Compliance Auditing and Preparation for Single Audit

Walker & Armstrong helps clients substantially reduce the complexity and distraction of a single audit via effective preparation, adherence to internal controls, and implementation of certain key steps that promote audit quality.

Randy Ottaway, CPA

Non-federal entities that expend $750,000 or more in federal awards are subject to audit requirements that are commonly referred to as ”single audits.” Among the purposes of a single audit is the promotion of sound financial management, including effective internal control, with respect to federal awards administered by state and local governments and not-for-profit organizations.

Testing Requirements

As part of the financial audit, the auditors perform both financial and compliance procedures directly related to the expenditure by the audit organization (i.e., the entity being audited) of federal awards that are received directly from the federal government or passed through states and local agencies. The auditor is required to test compliance with applicable laws, regulations, and the provisions of contracts or grant agreements that may have a direct and material effect on each major program. Additionally, auditors are requested to test controls over compliance of federal awards. When controls are effective, auditors are permitted to reduce their sample sizes for compliance testing.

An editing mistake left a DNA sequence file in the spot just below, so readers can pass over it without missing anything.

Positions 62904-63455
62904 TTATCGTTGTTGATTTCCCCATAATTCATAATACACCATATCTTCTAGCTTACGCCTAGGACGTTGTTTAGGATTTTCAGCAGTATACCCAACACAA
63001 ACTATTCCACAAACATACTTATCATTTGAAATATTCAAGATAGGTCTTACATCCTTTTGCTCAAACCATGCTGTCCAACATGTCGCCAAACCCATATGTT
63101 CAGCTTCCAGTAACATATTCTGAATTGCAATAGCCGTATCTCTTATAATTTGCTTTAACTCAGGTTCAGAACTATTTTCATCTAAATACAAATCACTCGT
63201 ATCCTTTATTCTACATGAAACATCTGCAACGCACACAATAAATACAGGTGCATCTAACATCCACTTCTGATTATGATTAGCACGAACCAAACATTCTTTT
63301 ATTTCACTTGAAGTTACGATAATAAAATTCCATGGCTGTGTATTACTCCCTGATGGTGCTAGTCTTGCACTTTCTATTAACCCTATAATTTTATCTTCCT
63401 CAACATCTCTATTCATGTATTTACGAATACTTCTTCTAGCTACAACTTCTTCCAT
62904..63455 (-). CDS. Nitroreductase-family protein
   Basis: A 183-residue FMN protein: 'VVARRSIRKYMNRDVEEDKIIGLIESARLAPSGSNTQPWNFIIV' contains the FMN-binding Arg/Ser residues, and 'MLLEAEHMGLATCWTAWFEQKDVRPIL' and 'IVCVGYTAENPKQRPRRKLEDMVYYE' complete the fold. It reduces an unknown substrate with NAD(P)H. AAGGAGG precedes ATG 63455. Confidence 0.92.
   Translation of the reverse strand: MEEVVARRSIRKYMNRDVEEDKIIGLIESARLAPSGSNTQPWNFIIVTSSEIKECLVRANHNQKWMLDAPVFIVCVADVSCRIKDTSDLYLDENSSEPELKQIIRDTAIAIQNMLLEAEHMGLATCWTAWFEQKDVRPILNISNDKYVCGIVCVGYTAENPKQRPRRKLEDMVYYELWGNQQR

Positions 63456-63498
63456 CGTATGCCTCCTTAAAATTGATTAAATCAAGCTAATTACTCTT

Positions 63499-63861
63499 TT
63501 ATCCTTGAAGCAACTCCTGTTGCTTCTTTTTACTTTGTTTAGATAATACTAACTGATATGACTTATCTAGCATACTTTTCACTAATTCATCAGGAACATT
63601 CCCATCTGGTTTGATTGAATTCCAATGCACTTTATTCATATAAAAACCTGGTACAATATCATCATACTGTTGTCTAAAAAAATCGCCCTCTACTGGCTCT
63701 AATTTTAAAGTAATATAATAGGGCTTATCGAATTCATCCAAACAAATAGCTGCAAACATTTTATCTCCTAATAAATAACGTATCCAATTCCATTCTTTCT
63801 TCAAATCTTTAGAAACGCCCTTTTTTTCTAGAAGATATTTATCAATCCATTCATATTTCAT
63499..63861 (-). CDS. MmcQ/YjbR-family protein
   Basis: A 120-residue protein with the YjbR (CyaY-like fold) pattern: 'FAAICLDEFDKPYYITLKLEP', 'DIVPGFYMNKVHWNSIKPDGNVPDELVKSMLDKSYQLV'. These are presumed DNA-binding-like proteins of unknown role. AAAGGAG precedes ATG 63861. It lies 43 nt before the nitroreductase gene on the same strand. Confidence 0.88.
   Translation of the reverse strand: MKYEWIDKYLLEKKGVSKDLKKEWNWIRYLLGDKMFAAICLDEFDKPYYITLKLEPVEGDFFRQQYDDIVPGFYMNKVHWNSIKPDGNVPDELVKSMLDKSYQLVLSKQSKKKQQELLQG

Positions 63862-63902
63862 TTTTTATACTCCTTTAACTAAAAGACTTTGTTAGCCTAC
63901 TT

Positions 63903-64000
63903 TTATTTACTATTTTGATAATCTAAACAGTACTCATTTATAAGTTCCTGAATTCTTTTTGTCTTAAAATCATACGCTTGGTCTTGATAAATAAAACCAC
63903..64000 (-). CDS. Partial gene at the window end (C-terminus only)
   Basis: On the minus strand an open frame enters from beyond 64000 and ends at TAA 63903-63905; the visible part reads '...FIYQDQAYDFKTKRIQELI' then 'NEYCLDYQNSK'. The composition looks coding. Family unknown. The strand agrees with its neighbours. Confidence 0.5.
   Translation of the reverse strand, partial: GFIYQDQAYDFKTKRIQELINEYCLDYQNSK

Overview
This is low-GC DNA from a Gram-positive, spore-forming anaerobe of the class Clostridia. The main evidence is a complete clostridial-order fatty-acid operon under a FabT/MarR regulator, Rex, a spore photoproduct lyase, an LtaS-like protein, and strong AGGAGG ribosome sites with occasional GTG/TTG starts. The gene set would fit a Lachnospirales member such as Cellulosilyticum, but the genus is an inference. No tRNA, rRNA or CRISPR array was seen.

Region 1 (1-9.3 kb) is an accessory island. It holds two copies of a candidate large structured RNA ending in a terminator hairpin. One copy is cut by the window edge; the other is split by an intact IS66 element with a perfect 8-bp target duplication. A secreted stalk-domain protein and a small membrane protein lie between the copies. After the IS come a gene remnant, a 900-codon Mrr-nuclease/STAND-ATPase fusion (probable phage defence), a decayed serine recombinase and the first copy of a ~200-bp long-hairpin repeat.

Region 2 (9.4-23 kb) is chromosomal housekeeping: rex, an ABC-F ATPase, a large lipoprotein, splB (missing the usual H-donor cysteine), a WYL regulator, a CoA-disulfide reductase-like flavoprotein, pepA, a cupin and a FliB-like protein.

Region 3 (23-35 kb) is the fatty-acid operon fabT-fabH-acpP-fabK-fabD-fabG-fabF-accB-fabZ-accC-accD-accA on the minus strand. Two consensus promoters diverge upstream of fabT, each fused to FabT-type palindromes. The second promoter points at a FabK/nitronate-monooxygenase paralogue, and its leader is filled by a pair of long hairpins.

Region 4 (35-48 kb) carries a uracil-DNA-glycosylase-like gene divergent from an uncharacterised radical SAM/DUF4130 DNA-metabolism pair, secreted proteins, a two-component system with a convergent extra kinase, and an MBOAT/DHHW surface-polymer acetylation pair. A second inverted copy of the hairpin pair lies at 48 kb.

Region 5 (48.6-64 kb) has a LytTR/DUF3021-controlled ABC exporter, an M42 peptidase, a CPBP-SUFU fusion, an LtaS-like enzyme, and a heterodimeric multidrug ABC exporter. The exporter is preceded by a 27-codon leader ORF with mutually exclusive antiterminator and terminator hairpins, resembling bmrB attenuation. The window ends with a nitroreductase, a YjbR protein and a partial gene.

Not all federal programs are necessarily tested each year. The auditor is required to evaluate the audit organizationís programs based on the level of annual expenditures and the organization’s classification of risk of each program. The auditor is encouraged to test programs that are considered high-risk, in which the annual expenditure is less than $750,000 but greater than $187,500 (“Type B” programs). Programs (or clusters of programs) with expenditures in excess of $750,000 must be tested by the auditors at least once every three years. The programs selected by the auditor for testing are referred to as a “major program.”

The Role of the Audit Organization

A 2007 report issued by the AICPAís Government Audit Quality, in response to the Presidentís Council on Integrity and Efficiency (PCIE), indicated the importance of the audit organization in the single audit process. It is important that audit organizations are well educated about the requirements of the Uniform Guidance under 2 CFR Part 200 and other reference documents (e.g., compliance supplements), as well as the audit organizationís role in the process and the importance of hiring a qualified single auditor.

The audit organization should maintain accounting records that summarize and monitor allowable expenditures both individually and collectively for grants and contracts. Individual grants or contracts may require limitations on expenditures for specific expenditure classifications or, more generally, between program and administrative costs. Additionally, allowability of expenditures is critical to federally funded programs and required to be separately identified from other activities or programs of the audit organization. Collectively, the expenditure of federal awards is required to be reported on the SEFA and data collection form.

Understanding the Requirements

Before applying for and expending federal funds, it is essential for an audit organization to understand federal statutes, regulations, and the terms and conditions of federal awards, and establish internal control to ensure compliance. The five components of internal control that should be considered to reasonably ensure compliance with each applicable type of compliance requirement for each federal program include:

  • the control environment,

  • risk assessment,

  • control activities,

  • information and communication, and

  • monitoring.